Good morning. Good morning. Welcome to the Monday morning coffee podcast for January the 17th. I'm mark . And I am glad to welcome you this morning to the coffee podcast, because this is the podcast that's all about starting your week with a look back at yesterday's sermon. I just preached at west side , tap the show notes. If you need to listen to that sermon, then we're gonna add in a look forward to our Bible reading for the week. It's all about carrying the momentum of Sunday into Monday and beyond. I'm doing all of this, of course, with a cup of coffee and one hand my Bible in the other, a bunch of sermon notes and Bible reading notes, stacked all around everywhere. Let's get into it. Let's get cranking. Let's go to work. So it was a really exciting day yesterday at Westside because we started the preaching theme for 2022 . And what the elders have selected. What they've asked me to preach on this year is on various new Testament congregations, particularly the churches that were going to meet in conjunction with our reading of the apostle Paul's life and his epistles . As we spend this year with Paul, I really, really love this. The last year we spent in the sermon on the Mount and we were also reading in the gospel spending the year with Jesus. And there was just so many places where that just went together in such a great way. It was just wonderful. I felt like the pulpit was reinforcing what we were doing. Our daily bowel reading, our daily bowel reading was reinforcing what I was trying to do in the pulpit. It was just, it was just great. So this is an outstanding choice by the elders and it's gonna be, I think really, really exciting for us all year long, particularly cuz lots of times we read about these places in the new Testament and we may not know that much about that particular city. Some of these cities are pretty famous. Athens of course is pretty well known for example. But how much did you know about Antioch before that sermon yesterday? Yeah, I , I didn't know that much either. It's a really cool city. It's an amazing city. Third largest city in the Roman empire, absolutely to Politan it was a huge metropolitan area, lots going on there. So yesterday I made three main points about what we know of this church from the text largely in acts chapter 11 and then a little bit of acts chapter 13 first and foremost, this is a super evangelistic church. It's a church that's reaching out. It's a church then secondly, that was racially diverse. There's not any racism here. And , and racism is a huge part of the new Testament world. People are unapologetically racist and that is just being crushed by Christianity in the city of Antioch. And then finally Antioch was a very benevolent congregation sending benevolent funds to the brethren in Jerusalem. And that just goes well , that second point, because this is a church that is accepting everyone Jew or Gentile in the faith and they send this Gentile church, sends funds to their Jewish brothers in Jerusalem. That must have meant a lot to them. And it meant a lot more than just grocery money. It meant and drought relief, money, famine relief, money. It meant those brothers up there. They accept us and we need to accept them. And that's a huge part of what we're gonna see as we push forward in our reading. Paul, we're gonna get some of that as we get to acts 15 , uh , for example, that'll be a big play there. So let me give you just one additional idea here from acts chapter 11. Let me, let's just read this text a little bit and, and I , I just wanna make one more point to add to what I had yesterday. One of the things I love about this podcast is you always have stuff that ends up on the cutting room floor or , and the preachers thinking, oh, I really wanted to say this or look at this idea. That's in the text. I wanted to bring that out. You can't do that. We just be there forever, but I can give you one more point in the podcast on Monday morning. So those first 19 acts 1119, those who were scattered because of the persecution that arose over Steven traveled as far as FEA and Cy saying Antioch, speaking the word to no one except Jews, but there were some of them, men of Cypress and Irene who coming to Antioch, spoke to the heist , also preaching the Lord Jesus. And the hand of the Lord is with him and a great number who believed, turned to the Lord. And this report came to the years of the church in Jerusalem and they sent Barnabas to Antioch. When he came and saw the grace of God, he was glad and exhorted them all to remain faithful to the Lord with steadfast purpose for, he was a good man full of the holy spirit and of faith and a great many people were added to the Lord. So Barnabas went to Tarsis to look for Saul. And when he found him, he brought him to Antioch for a whole year. They met with the church and taught a great many people. And in Antioch, the disciples were first called Christians. Now I didn't talk about Barnabas and I didn't talk about Paul yesterday. We're gonna spend a lot of time with Paul as we spend the year with him, of course this year. So I really didn't want to go there, but I do want you to think about what they were doing at Antioch and why they came to Antioch. Maybe what stands out to us is three times. Luke says a great number , uh , return to the Lord that's in verse 21. And then in verse 24 and then in verse 26. But all of that comes because the gospel was being taught. The secret to the growth of the church at Antioch was the teaching and preaching of God's word, some unknown men of Cypress and Irene started that Barnabas continued it. Then he went and got Paul so they could do more of it. That's what grows the church, a con a constant commitment to the preaching and teaching of God's word. The gospel does the work and we need to hold onto that and we need to see that. And we need to believe that when the church decides that it has to put on a show to get a crowd, when the church decides that somehow we need to make the gospel more palatable. What we're really saying is we're not gonna do this the Antioch way in Antioch. What led everything was the preaching and teaching of the word of God. And that's why we have a podcast and that's why we have preaching. And that's why we have Bible classes. And that's why we have a website. And that's why we have zoom meeting on Tuesday. And that's why we're doing daily Bible operating because we believe in the power of the word of God. They believed it in Antioch. It made a huge difference in those people's lives. And that led to the church growing spiritually and then growing numerically. And that's what we want at west side . We want to be like Antioch. And that seems to me to be a giant play point of emphasis here in chapter 11, probably somebody came outta church yesterday saying, okay, those three points, whatever, whatever, how come he didn't say anything about that? That's what that, well, I can't say everything about everything, but that is Luke is certainly saying, look what the word of God can do when it is being preached and taught that results in the church in Antioch, growing and becoming stronger and numerically larger. Having said that, then let's think a little bit more about the church in Antioch because it is front and center in our daily Bible reading, let's get ready and let's have some notes and some discussion of what we'll be reading this week as we spend the year with Paul. So it's Monday morning and we're reading today in the book of acts, of course , acts chapter 11 versus 19 to 30, which I just read a whole big bunch of that already. So you've almost done your daily Bob reading today. We really have not seen much about Antioch prior to verse 19. One of the original deacons Nickolas and acts chapter six and verse five is from Antioch. And in a minute I'll note a text that may say Luke came from the Antioch church, but it really seems like the , probably the most important thing to say here is that there has not been a concerted effort to convert Gentiles after Peter converted, Cornelius, it doesn't seem like there is a big effort being made to bring more Gentiles in. And that is precisely and exactly what goes on here in Antioch and the expression that Luke uses for that is the hand of the Lord verse 21. That is a common Luke in expression for conversion. Sometimes Luke will talk about faith in baptism like chapter eight, verse 13, chapter 16, verse 31. Sometimes it's repentance in baptism chapter two, verse 38. Yes. Sometimes it's just faith. Chapter eight, verse 17, chapter nine, verse 42. Sometimes it's just repentance chapter nine, verse 35. Sometimes it's just baptism chapter eight, verse 38 or chapter nine, verse 18. Luke has a number of different ways of expressing that people come to the Lord and become Christians. And here it's the hand of the Lord. And so Barnabas then is sent verse 22. That's about 300 miles from Jerusalem up to Antioch to help these brethren. And the result of that then verse 24 is that many people were added to the Lord. Now, what does that remind you of? It needs to remind you of the day of Pentecost and acts chapter two, because that's the term that Luke used in acts chapter two and verse 41, 3000 were added that day. And then the Lord added under them acts chapter two, verse 47. Those that were being saved. And what Luke is saying, what the holy spirit is saying here is that what happened at Antioch is what happened on the day of Pentecost. People bull were saved. The church began here in this place. It's a Pentecost like event for Antioch. God is with this. Maybe some of those early readers be reading this and thinking, wait , wait , wait. We're converting Greeks. We're converting Gentiles. We're converting those Antioch people. I don't know about that. Nope, God is accepting them. They're being added just like were in acts chapter two . Now it's about a hundred miles to Tarsis and Barnabas first 25 goes to Tarsis to look for Saul. We don't know what Paul was or Saul, depending on what side of that you want right now, we just don't know what Paul was doing during this time. He may have been preaching back home. Some of the stuff that he mentions in San Corinthians, chapter 11, where Paul has a long list of some of the trials and traves and troubles that he's known in his life. Some of that doesn't match up with anything that we know about in acts . So of course, that leads to speculation that maybe those things happened during the time between these conversion and this event here in acts chapter 11. Wish I knew more about that, particularly because I'm trying to come up the year with Paul reading schedule and I'd like to know where to slot some stuff, or I'd like some more information on some of that stuff. We'll just have to do the best we can with, with where we are on that. We don't know what Paul was doing in Tarsis during that time is the bottom line to all of that. But he comes to Antioch for 26 and they are teaching people and a great many people turn to the Lord. Yes. Their call Christians here for the very first time. I I'm alluded to this in the sermon on Monday. This does seem to be as best we can tell a label that is being applied to them from outsiders, maybe even derisively. And always, someone's always gonna ask me about, well, Hey, Isaiah says that they're gonna have a new name, Isaiah 62 2 , and that's not it. Okay. Isaiah 62 2 is certainly a prophecy, but Isaiah goes on to say that the new name will be Heba , not Christian. So that's not the passage that you want right here. And this probably is a place where people were looking at this new religion and saying, they're, they're all about Christ. They're always talking about Christ. They're the Christians. And that seems to be where that comes from. Then we move on a little bit further verse 27 in those days, prophets came down from Jerusalem. And so here we have this benevolent section and this is a place where some manuscripts have we, which would place Luke as a member of the church at Antioch. We'll get in acts later on some very famous places where Luke uses we, and it is obvious that he is traveling with Paul and giving us an eyewitness account in some manuscripts what's, what's known as the Western text family. There is a we here now, why isn't that appearing in your Bible? I talked about this a little bit. Last Wednesday when I had a question out of acts nine, why the text of the new king, James has some extra words in verse five and the ESV and the new American standard do not. And that comes down to text families. The king James Bible is based on some manuscripts known as the Western text families and those manuscripts they're they're high quality manuscripts. Those are good manuscripts. There's no doubt about that. And the king James is a remarkable translation. God's hand was surely upon that. So an unbelievably good document considering particularly the manuscripts that they had and considering the manuscripts that they did not have that Western tech family is the basis for the king James. And it is the, is then for the new king James, because the new king James isn't a new translation, they didn't start from scratch, gather up all the manuscripts they could find and go to work on this thing. They just revised what the king James version had already put in place, updated some of the language where it was archaic and difficult to understand, but the king James and the new king James, the , the they're working off that Western text, that's where they are. And that text has the we, well, the manuscripts that have been discovered since 1611, when the king James Bible was translated, we have some much better manuscripts, older, better quality , uh , more authentication, all the things that the text experts are looking for, and those manuscripts don't have a we here and they don't have the rest of acts nine five. And, and they don't have acts 8 37 . I mentioned that in Q and a morning. And so your ESV and your new American standard, aren't gonna contain those texts. They're gonna be in anx . They're gonna be in a marginal note, you know, that kind of thing. And sometimes that really wigs people out. But remember we want the best text. The king James is not this standard. That's not it. The question is what do the ancient manuscripts say? And if they dig up a manuscript tomorrow and they roll over there to acts chapter 11 and there's a, we, well, that'll probably change what theb and the Nu American standard people are doing. But at this time, their judgment is as best they can tell that that's probably not the best text and that's why they're translating it in that way. Finally, let me just tell you this. There are, in those days, verse 28, ABA stood and said, there's gonna be famines. And we have great records outside of the Bible, that there was a bunch of famines during this time. And that may help us this , this could be as early as 41 in Paul's life, or maybe as late as 46. It's gonna kind of depend on how you line up the visits that are mentioned in Galatians and the visits that are mentioned in acts and acts. There are three visits to Jerusalem that Paul makes acts nine, acts 11 and acts 15, but in Galatians, he only mentions two. So when we get to Galatians , we'll sort through some of this some more, and we'll talk about, Hey, is this visit the acts nine visit? Is it the acts 11 visit? Is it the acts 15 visit which visit is which, and that of course would affect your chronology here. You just might make a note out on the side of your Bible. You're looking here maybe 41, maybe 45, 46, somewhere around in there. All right . That's, Monday's reading probably a great practice and probably many of you are doing this already. Just, just stop things right here and pick it up tomorrow. So press pause and I will see you tomorrow. So let's look at Tuesday's reading. Tuesday's reading is acts chapter 12 and verse 24 through acts 1312. And this is , uh , reading that , uh , we're just not real happy about. Dina did so much work to help me divide all of this up. And we agonized about this. I don't like to have you read across chapter divisions. It can be confusing. It can be difficult. Don't like that those big numbers there cause people to have little uncertainty here about what they're doing, but every now and then we're just gonna have to do that because Luke wrote without chapter divisions and this material, this unit of material goes together. So we're starting in acts chapter 12 and verse 24, the word of God increased and multiplied. That is that summary statement that Luke uses to indicate the conclusion of a section. And that is the end of section three in the book of acts, but Barnabas and SA returned from Jerusalem when they completed their service. And so they come back act to Antioch and they are ready to move forward with the Gentile mission. And this first Gentile mission is super important to Luke. Jesus had said that the gospel would be for everyone and to go into all the world and preach the gospel. And that dream has kind of been flirted with a little bit, but now it really reaches fruition because on this mission journey that acts 13 begins for the first time, we're gonna make direct approach to Gentiles who are in no way connected Judaism at all. We're just preaching the gospel out there to anybody and to everybody. And in some ways, Luke will parallel this to the earlier chapters in acts some of the difficulties and some of the troubles that the church encountered earlier, it kind of cycles back around. And we see that again, but particularly Luke highlights some interesting conversion stories, and I think he's making some specific points about that. And that begins in acts chapter 13. The church at Antioch sends out Paul and Barnabas and they are praying. This is the work of the holy spirit verse two , uh , belaying on of hands verse three shows agreement with this mission. And there is fasting people always ask about fasting. Fasting is the voluntary abstinence from food, usually associated with prayer. And usually it's about it's, it's a time management thing. It's about making more time to pray sometimes in a time of sorrow and lamentation. It can be just simply this isn't an appropriate time to eat, and I don't feel like eating, but here, this is about extra time in prayer. We're not gonna stop for lunch. We're gonna pray. And we're gonna send Paul and Barnabas on this enormously important preach tour in this preaching tour. In this first missionary journey, Paul begins more and more to take the lead. So just watch that and watch how Paul is more and more the central figure in these preaching stories. And this is the place that you want to get that map that's in the back of your Bible, almost all Bibles have a first missionary journey map in the back there, get that map out, make sure you're looking at that map. And you're seeing where we're going and what we're doing and where we are on the map. So they head off to Cyprus verse four X , 13, four. And the reason for that is that's Barnabas hometown. And it is a very important island. It had then a next to the Roman empire in 57 BC in 27 BC, it became a separate province. And then in 22, BC Augustus gave control to the Senate and it was administered by a proconsul as Luke shows, he knows proconsul rule peaceful provinces, which is why Judea is under proper , who reported to Caesarea . There was a lot of unrest there, but here, this is going to be under the control of a proconsul and there is a SORC here, and he has the mind of the proconsul and has , uh , managed to dominate him and impress him. Paul has a confrontation with him , clearly demonstrates that he is not the kind of person that you want to listen to. He is a son of the devil verse 10, talk about strong language there. And in fact, in verse nine, it says Saul, who was also called Paul as filled with do these spirit remembering and reminding us , uh , uh , remembering it's reminding us here of Steve . And this is the last time he is called Saul in the book. And the result of that is the proconsul who is given verse seven as a man of intelligence becomes a Christian. And so Luke has shown us two powerful and important men , a Centurian Cornelius, and now a ProCon. They are are Christians. Wow. Christianity, can't be such a horrible thing. That's undermining the Roman empire. If people like this are becoming Christians, Luke is saying smart people, examine the evidence, listen to the gospel and say, that's right. And I wanna be part of that. I wanna be a Christian. That's our reading for Tuesday. See you tomorrow. So in Wednesdays reading, we'll be reading acts chapter 13 versus 13 to 21. And the journey here is continuing two big things happen here. One of which is John mark leaves. We don't know why. And there is a, a ton of speculation about that. He was homesick. He only planned to go. As far as Cypress, he became physically ill. We know that Paul got ill here. Galatians chapter four tells us some people say he was unprepared for the rigors of the trip, or he got unhappy that Paul not his cousin Barnabas was taking the lead . We don't know. We don't know. So let's just limit our speculation about that. The good news is that Paul and John mark are reconcile second Timothy four chapter , uh , check four verse 11. And so we don't have to, to worry about that, that that loose end gets tied up. The other big event here is that Paul preaches a sermon. We only get three sermons of Paul's in the book of acts. There's this one. Then there's one in chapter 14 and beginning of verse 15. And then there's the sermon in chapter 17 to the people of Athens. This is a marvelous, marvelous sermon. It is enormously Jewish, cuz it is in a synagogue and that reflects the typical pattern for Paul's work. Paul will go to town. He finds a synagogue, Hey, that's where the people are, who are like-minded who accept the same Bible that Paul accepts the old Testament scriptures. Of course, that is the Bible of that time. He's gonna find those people there. They're looking for the Messiah. That's the beginning place. So Paul will go to the synagogue and he'll preach there. Then typically he's gonna be refused and then he'll make a direct appeal to the Gentile. So watch for that pattern. As we're reading along and act, he now is in Antioch of Pisidia verse 14, not Antioch of Syria, where I preached Sunday. This is Antioch of Pisidia. This is about a hundred miles north of Perga. It's about 3,600 feet above sea level . It's on a plateau in Augustus Caesar had settled about 3000 army veterans and their families here. And so this town was a little Rome , very Roman in its dress and architecture in coinage. It was the most important city in Southern gala Galatia. That's that province there like a state. And Paul comes here because Paul likes to start in the major city for an area. Paul will identify the leading city in an area and he goes there. The gospel can radiate out from there. And here he goes, he goes to the synagogue, verse 14. And there's the reading of the law and the prophets. And then there's the time for the sermon. And Paul stands up and he preaches this really Jewish that just talks about what God has done. Notice verse 16 though. Paul says men of Israel and you who fear God, men of Israel are the Jews sitting in the synagogue. You who fear God are the God fearers. Those are Gentiles. Those are Greeks who have not gone full pros, Aite, but they have attached themselves to the synagogue. They agree with the Jews about the one God concept they've left idle worship. They accept the scriptures. These people are kind of second tier members. If you will, they're not full members of the synagogue cuz they haven't been circumcised, but they're there. They're they're part of that. They're are believers at some level and they become an important element from here on, in , in the book of acts because as Paul comes and says to those kinds of people, Hey, guess what? You don't have to be second class citizens in God's eye eyes anymore. They greedily and hungrily eat up the word of God. Hey, I can be in the kingdom of God. I can be right with God. This is incredible. And of course there'll be a lot of problems as Jews see that element, those people in the synagogue evacuating out of there going to Paul and this new teaching of Christianity that is gonna hack them off. We're losing people and that will create a lot of temp , a lot of tension. So then there's a huge emphasis in this sermon, what God has done. He chooses the people of Israel . He chooses the patriarchs. He redeemed Israel from Egypt. He gave them Canan, there's all the work that God has done. And there's so much work here, particularly in tomorrow's reading on the prom misses of God. We'll notice some of that as we move forward into tomorrow's reading, but we're just reading today. We're just reading through verse 21, where they asked for a king and God gave them SA. So here Paul is recounting Israelite history, cuz he wants to walk them up to the giving of the Messiah, the sending of the Messiah. That's our reading for today. I'll see you tomorrow. So for Thursday's reading, we'll read acts 1322 to 31. As we continue to listen to Paul preach in the synagogue at Antioch of Pisidia. Let me get a little more coffee going here and let's see if we can work a little further into this sermon. Here we begin our reading in verse 22, that references David, the man after God's own heart, he is the ideal king. He is the one who served God in the best way, which opens the door. Then to verse 23 of this man's offspring, God has brought to Israel, a savior Jesus, as he promised that second Samuel seven. And that really is the theme verse to this sermon Jesus, the Messiah of the lineage of Abraham, of the lineage of David. He is the one that the prophets have spoken of. He is of the stump of Jesse , Isaiah chapter 11. He is the one that if you've been reading your by people who are listening to me, preaching the synagogue, Paul says you've been looking for and John, the Baptist pointed to him, verse 24, John seems to have been a pretty famous fellow . And so Paul from time to time will need to deal with John the Baptist, not being the Messiah, but he is not the Messiah. He points to the Messiah. And so he begins to sum up in verse 26, sons of the family of Abraham and those among you, who's that that's Jews, sons of the family of Abraham and those among you. That's those, the people in Jerusalem verse 27 failed. I don't want you to fail like they failed. So there's an appeal here kind of to, Hey, we can do better than that bunch of Jerusalem. They blew it. They missed the Messiah. They fouled everything up, but you can get on board with the Messiah and watch how the gospel is spelled out in 28, 29, 30 in 31, Jesus died verse 28. He was buried verse 29. He raised from the dead verse 30. And we are witnesses of that in verse 31. That's the gospel message that we've heard over and over in the book of acts. And we're gonna continue to hear in the book of acts that Lee for tomorrow to hear the exciting conclusion to this sermon. That's our reading for Thursday in the book of acts. So our Bible reading for Friday then is acts chapter 13 versus 32 to 42. The conclusion to Paul's sermon. And this really highlights some of the ideas that Paul loves so much and that figures so prominently in his EPIs . One of the things that we wanna do is we spend the year with Paul is we want see some of this stuff. Cause Paul doesn't just sit down with Galatians and all of a sudden he's ripping off new ideas. Hey, hand me some Papyrus . I'm gonna write Roman to a whole bunch of new doc . Of course not all of this has been in Paul's of mind and is there by the inspiration of the holy spirit has been working and here we hear some of those notes sounding very early in the symphony. If you will, as Paul finishes this sermon verse 32, we bring you the good news that this is what God promised to the fathers. Paul's favorite theme is that Christians are the best Jews. They believe the scriptures and hold on to the real promises of God. The worst Jews are those who deny the promises of God by not accepting the Messiah. So then you get a Psalm two quote , you get a second Samuel quote. This really starts sounding like verse 36. It really sounds like Peter at the day of Pente. And then Paul really comes forward with his ideas and his thinking verse 39, everyone who believes is freed from everything from which you could not be freed by the law of Moses. That sounds a lot like Galatians. That sounds a lot like Romans and please underline in your Bible. Everyone don't, you know, Gentile ears, perked up, everyone, everyone. I can be freed and forgiven of my sins, verse 38 without becoming part of the law of Moses and submitting to yet . Wow, that is huge. So Paul closes verse 41 with a quote from Haba one five . That's a passage that , uh , was held to be messianic and to speak of the work of God and what God is doing. And that our reading then ends in verse 42. The people begged these things might be told them the next Sabbath. Well, of course they did. We wanna know more. We wanna know more about how we can be right with God, how we can participate in the kingdom of God, how we don't need the law of Moses, how we don't need these Jews who look down on us and all their racist ideas and, and how we're always treated as if we don't really belong. Hey, we can be full members of the kingdom of God. We can be right with God. Tell us more. Paul, tell us more. Tell us more, tell more. And then of course, on Monday in the reading, then we'll get our first look at what happens when you have a bunch of fired up Gentiles who are ready to become Christians. And you've got a bunch of Jews who aren't ready to accept the gospel and turn to Jesus. The Messiah we'll think more about that on Monday, but that's our reading for Friday. I'll be doing on Facebook. There'll be a video posted there, read along with me then. And I'll answer the questions that are on the back of our reading schedule. And we'll work through those together on Facebook on Friday. I'll just say, thanks for listening to the Monday morning coffee podcast. If you love this podcast, we would certainly appreciate it. If you would subscribe, follow rate and give a review on whatever app that you are listening on, that helps more folks find the podcast. We'd really appreciate it. If you would recommend it to someone else. I hope you see this as an evangelistic opportunity. A lot of people are uncertain about reading the Bible for themselves. They're not sure where to start. They're not sure what to do. You could be a friend to somebody and say, Hey, I'm doing in this. You can do this too. Let's do this together. Here's a resource that will help you. We can talk about it. We can work on this together. Many, many people know about the apostle Paul as being a central figure in Christianity. But how many people really know Paul? How many people have read the Bible to come to know Paul? That's what we are doing. Encourage others to do that. And I hope you'll use this podcast as is a resource that will assist you as you're encouraging and evangelizing and telling people about Jesus, the Christ. So until Monday, may your coffee be delightful? May the rest of your Friday be short and may the Lord be with you today all day. I'll see you on Monday morning.Speaker 1:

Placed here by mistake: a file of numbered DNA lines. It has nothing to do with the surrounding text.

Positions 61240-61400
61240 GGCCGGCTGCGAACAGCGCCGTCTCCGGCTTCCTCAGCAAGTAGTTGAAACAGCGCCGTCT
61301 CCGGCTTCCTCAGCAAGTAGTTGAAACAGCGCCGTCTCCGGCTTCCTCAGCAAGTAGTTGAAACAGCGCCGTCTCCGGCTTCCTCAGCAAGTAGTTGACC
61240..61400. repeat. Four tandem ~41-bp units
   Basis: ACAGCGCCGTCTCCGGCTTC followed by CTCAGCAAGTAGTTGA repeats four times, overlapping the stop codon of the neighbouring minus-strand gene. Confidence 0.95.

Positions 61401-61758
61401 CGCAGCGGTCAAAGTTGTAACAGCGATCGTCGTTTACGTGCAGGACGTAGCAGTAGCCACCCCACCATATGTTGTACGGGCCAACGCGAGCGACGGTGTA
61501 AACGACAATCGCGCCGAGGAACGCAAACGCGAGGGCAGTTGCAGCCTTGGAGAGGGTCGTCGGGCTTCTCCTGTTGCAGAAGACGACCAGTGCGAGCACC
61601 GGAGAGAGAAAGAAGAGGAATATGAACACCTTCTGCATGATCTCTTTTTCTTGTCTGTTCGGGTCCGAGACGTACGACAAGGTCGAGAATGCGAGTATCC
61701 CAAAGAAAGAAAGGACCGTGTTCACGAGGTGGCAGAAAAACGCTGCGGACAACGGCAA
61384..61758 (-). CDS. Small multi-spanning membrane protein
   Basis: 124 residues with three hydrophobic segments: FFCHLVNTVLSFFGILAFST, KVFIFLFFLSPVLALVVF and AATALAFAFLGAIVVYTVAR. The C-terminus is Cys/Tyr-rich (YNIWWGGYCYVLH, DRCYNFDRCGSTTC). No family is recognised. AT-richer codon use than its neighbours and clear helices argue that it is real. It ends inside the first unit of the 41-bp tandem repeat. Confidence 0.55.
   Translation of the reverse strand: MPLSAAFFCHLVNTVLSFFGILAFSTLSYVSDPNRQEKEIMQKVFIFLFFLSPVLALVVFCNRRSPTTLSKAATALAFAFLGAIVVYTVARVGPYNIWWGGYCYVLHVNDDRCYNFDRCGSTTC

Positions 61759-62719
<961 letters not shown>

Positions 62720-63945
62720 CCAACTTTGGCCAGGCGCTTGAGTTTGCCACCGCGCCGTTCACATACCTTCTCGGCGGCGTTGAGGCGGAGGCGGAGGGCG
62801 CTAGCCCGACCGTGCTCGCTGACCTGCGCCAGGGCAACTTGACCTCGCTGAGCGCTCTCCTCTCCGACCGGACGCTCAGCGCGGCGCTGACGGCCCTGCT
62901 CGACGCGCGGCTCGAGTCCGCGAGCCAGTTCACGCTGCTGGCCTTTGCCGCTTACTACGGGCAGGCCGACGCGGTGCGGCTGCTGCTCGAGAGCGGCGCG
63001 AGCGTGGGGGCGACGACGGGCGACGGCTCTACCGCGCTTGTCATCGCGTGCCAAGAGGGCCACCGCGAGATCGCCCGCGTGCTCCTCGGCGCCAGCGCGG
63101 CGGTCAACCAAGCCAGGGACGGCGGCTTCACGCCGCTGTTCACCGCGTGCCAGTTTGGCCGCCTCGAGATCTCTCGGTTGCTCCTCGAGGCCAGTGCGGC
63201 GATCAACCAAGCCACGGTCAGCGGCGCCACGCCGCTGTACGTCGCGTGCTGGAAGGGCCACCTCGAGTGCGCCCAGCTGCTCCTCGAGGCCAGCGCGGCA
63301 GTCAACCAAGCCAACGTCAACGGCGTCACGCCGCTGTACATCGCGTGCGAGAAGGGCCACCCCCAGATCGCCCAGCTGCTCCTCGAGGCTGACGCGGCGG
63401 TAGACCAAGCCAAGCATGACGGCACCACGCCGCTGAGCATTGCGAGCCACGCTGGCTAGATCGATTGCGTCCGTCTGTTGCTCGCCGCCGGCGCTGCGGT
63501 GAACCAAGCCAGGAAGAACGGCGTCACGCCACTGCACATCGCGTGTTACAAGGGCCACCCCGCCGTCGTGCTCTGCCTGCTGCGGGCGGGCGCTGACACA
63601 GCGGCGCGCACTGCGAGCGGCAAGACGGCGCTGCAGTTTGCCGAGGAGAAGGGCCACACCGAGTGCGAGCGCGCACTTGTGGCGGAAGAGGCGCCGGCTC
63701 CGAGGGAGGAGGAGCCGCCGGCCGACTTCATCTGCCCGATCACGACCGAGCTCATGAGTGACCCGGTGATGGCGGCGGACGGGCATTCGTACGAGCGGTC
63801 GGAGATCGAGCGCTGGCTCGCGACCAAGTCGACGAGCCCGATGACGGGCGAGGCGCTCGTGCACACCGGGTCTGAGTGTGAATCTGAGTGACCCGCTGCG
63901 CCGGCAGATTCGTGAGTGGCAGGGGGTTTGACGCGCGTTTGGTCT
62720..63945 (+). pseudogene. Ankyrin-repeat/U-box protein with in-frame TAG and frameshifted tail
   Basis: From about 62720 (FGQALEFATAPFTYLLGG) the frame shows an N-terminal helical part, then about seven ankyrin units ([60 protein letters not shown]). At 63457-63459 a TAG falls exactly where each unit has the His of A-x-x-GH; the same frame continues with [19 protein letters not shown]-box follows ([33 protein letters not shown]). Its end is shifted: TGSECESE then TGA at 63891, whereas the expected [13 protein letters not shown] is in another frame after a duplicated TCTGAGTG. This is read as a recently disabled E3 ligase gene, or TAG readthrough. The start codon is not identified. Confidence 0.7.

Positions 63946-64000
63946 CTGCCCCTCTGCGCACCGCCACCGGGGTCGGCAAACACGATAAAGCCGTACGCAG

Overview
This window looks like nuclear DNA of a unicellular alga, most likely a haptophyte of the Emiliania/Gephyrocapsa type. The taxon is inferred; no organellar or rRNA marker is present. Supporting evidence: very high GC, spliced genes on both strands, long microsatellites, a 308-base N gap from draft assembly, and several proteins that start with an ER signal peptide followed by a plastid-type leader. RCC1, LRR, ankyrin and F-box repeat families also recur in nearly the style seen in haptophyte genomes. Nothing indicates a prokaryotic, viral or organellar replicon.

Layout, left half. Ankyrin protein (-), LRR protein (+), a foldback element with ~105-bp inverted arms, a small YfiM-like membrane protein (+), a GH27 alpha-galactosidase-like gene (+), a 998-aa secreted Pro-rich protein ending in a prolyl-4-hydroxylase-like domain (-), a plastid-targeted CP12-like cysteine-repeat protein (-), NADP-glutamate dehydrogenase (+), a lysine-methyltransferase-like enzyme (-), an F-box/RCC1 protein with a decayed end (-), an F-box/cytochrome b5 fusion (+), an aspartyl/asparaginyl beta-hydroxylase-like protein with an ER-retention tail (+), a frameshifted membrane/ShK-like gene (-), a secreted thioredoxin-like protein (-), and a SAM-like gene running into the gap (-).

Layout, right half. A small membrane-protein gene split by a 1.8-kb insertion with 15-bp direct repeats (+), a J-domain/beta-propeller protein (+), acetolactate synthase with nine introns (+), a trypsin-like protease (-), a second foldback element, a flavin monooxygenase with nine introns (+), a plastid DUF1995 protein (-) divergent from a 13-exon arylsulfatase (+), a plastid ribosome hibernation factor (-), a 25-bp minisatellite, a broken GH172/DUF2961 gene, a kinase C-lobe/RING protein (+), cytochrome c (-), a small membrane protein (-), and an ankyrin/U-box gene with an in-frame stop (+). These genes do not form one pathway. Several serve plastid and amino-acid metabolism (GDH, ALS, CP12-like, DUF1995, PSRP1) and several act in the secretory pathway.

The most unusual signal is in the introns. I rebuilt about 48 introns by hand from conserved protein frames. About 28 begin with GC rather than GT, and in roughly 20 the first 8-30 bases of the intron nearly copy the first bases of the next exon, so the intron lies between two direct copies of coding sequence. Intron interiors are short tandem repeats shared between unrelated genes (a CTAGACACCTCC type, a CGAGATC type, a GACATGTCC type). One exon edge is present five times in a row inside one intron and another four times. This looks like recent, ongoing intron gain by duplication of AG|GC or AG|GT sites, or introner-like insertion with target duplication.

Thanks for listening to the Westside church of Christ podcast. Monday morning coffee with mark. For more information about Westside, you can connect with us through our website, just christians.com to our Facebook page. Our music is from upbeat dot I that's upbeat with two PS , U P P B E a T , where creators can get free music. Please share our podcast with others. And we look forward to seeing you again with a couple of coffee , of course, on next Monday.